The good news is, a lot of the mining equipment has been shipped to other countries, primarily the US, specifically, over $400 million worth of mining equipment.

Predictions for Bitcoin 2022 Chinese New Year?

We are currently in a mini bear market, prices had plummeted from $56.9k to under $47k in a single day in December 2021, and to sub $40k levels in early January 2022. For now, a recovery back to these early December 2021 highs appears unlikely, let alone the above $65k levels in November 2021 before the dips began. On 21 January 2022, prices fell from $43k to sub-$39k at one point. This resulted in further panic sells across the globe. It is hoped that with the decreased Chinese influence, there would be an end to the downward trend in the weeks leading up to Chinese New Year whilst we see if prices can head towards recovery before the holidays begin and dumps are expected again.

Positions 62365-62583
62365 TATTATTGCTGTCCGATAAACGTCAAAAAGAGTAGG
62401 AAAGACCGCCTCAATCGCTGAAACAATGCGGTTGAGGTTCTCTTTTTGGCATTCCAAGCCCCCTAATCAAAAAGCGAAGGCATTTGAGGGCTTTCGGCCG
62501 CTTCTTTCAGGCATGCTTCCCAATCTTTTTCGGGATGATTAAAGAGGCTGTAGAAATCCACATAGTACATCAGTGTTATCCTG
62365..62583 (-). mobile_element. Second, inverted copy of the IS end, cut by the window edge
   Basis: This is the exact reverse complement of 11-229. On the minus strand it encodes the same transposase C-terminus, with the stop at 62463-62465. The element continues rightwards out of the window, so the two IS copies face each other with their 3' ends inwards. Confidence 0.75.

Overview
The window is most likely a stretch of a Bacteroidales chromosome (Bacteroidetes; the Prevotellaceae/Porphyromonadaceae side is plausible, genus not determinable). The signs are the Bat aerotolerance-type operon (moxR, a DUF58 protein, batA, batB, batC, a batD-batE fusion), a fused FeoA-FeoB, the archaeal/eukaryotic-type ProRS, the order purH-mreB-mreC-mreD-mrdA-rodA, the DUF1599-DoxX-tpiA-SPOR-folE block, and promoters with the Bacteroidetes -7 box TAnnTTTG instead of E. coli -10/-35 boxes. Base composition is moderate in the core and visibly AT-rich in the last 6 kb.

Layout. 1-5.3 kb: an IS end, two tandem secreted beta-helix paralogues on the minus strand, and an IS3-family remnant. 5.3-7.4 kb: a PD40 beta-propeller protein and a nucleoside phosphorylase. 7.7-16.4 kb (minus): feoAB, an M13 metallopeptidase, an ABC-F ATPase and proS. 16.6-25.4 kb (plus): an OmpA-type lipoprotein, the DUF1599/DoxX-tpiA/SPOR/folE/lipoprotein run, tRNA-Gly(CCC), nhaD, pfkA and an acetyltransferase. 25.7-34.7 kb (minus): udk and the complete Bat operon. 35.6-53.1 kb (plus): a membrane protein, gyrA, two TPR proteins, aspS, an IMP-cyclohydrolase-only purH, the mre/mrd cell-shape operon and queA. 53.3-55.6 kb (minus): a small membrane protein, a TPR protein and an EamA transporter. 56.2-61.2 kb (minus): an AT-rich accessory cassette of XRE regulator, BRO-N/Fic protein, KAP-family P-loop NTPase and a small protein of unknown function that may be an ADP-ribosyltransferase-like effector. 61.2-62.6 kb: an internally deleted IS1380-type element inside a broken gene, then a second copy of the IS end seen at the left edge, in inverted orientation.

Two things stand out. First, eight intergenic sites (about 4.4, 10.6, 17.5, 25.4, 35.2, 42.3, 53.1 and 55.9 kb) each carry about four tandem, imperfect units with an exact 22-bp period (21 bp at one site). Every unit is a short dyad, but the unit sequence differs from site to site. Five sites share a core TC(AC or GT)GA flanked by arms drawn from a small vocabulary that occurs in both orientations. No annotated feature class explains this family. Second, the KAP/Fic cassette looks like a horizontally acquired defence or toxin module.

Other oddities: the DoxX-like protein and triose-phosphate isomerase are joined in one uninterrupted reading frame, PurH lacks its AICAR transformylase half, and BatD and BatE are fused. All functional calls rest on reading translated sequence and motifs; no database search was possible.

The information provided in this article is intended for general guidance and information purposes only. Contents of this article are under no circumstances intended to be considered as investment, business, legal or tax advice. We do not accept any responsibility for individual decisions made based on this article and we strongly encourage you to do your own research before taking any action. Although best efforts are made to ensure that all information provided herein is accurate and up to date, omissions, errors, or mistakes may occur. 
Disclosure: Authors are invested in cryptocurrency projects and have cryptocurrency holdings – including those covered on this website.